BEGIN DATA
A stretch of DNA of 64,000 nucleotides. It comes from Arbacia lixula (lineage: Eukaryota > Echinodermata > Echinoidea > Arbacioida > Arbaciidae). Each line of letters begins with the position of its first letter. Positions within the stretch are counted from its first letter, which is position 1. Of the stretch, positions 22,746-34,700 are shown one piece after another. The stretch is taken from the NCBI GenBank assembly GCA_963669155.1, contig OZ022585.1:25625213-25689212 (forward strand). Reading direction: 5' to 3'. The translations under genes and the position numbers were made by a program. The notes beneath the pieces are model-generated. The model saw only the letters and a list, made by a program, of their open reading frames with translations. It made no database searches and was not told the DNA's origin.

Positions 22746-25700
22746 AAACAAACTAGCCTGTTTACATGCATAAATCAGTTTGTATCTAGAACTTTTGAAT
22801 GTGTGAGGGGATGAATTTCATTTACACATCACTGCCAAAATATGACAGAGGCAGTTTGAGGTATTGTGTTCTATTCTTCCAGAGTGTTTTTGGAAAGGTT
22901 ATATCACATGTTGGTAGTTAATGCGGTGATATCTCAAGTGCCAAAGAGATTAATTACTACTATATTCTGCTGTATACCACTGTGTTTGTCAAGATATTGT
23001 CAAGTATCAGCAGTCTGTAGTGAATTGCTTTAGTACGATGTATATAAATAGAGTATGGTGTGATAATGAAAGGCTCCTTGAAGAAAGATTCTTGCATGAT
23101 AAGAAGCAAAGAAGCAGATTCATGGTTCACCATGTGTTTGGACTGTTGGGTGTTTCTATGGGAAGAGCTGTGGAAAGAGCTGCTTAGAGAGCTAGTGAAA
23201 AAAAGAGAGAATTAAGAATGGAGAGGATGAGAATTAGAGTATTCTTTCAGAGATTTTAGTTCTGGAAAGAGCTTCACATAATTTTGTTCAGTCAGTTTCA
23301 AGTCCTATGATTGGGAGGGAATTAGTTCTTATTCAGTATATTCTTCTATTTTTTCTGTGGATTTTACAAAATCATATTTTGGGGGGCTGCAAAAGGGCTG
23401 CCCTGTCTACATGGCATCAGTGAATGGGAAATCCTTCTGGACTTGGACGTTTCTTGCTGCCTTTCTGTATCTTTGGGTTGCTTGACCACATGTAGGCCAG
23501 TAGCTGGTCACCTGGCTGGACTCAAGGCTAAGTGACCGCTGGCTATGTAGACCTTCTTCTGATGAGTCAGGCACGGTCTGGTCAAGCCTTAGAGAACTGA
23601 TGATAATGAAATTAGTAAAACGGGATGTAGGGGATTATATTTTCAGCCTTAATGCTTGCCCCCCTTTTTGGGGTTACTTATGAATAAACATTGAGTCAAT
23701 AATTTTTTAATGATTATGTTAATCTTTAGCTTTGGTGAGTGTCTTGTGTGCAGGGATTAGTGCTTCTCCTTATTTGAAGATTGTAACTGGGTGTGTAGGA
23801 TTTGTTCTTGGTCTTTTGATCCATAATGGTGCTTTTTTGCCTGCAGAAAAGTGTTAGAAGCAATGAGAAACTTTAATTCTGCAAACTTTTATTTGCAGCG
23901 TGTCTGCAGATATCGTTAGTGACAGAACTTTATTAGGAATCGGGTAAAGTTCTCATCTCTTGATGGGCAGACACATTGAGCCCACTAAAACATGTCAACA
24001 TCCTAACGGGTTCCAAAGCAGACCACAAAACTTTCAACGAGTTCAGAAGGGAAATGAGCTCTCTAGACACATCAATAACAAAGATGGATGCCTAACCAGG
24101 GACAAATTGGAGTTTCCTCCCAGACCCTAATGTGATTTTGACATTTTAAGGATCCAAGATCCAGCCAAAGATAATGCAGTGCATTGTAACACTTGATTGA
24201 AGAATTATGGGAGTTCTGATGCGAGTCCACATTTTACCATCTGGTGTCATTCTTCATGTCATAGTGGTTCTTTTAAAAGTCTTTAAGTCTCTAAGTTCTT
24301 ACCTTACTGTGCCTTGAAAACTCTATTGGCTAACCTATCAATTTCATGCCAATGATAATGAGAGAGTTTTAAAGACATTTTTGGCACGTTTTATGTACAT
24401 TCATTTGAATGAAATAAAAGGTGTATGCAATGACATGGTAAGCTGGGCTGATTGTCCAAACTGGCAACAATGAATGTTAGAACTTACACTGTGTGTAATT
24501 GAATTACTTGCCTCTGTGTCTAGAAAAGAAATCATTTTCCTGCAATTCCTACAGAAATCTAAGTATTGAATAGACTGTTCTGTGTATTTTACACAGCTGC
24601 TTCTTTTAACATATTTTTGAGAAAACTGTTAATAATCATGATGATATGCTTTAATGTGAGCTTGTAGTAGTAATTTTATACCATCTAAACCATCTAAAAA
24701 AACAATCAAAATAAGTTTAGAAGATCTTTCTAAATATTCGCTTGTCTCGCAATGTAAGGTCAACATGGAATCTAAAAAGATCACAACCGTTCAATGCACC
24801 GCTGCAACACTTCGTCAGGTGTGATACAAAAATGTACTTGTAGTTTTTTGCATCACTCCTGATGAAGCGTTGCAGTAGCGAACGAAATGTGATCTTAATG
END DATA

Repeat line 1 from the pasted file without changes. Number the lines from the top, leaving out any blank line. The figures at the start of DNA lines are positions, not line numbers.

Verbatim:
A stretch of DNA of 64,000 nucleotides. It comes from Arbacia lixula (lineage: Eukaryota > Echinodermata > Echinoidea > Arbacioida > Arbaciidae). Each line of letters begins with the position of its first letter. Positions within the stretch are counted from its first letter, which is position 1. Of the stretch, positions 22,746-34,700 are shown one piece after another. The stretch is taken from the NCBI GenBank assembly GCA_963669155.1, contig OZ022585.1:25625213-25689212 (forward strand). Reading direction: 5' to 3'. The translations under genes and the position numbers were made by a program. The notes beneath the pieces are model-generated. The model saw only the letters and a list, made by a program, of their open reading frames with translations. It made no database searches and was not told the DNA's origin.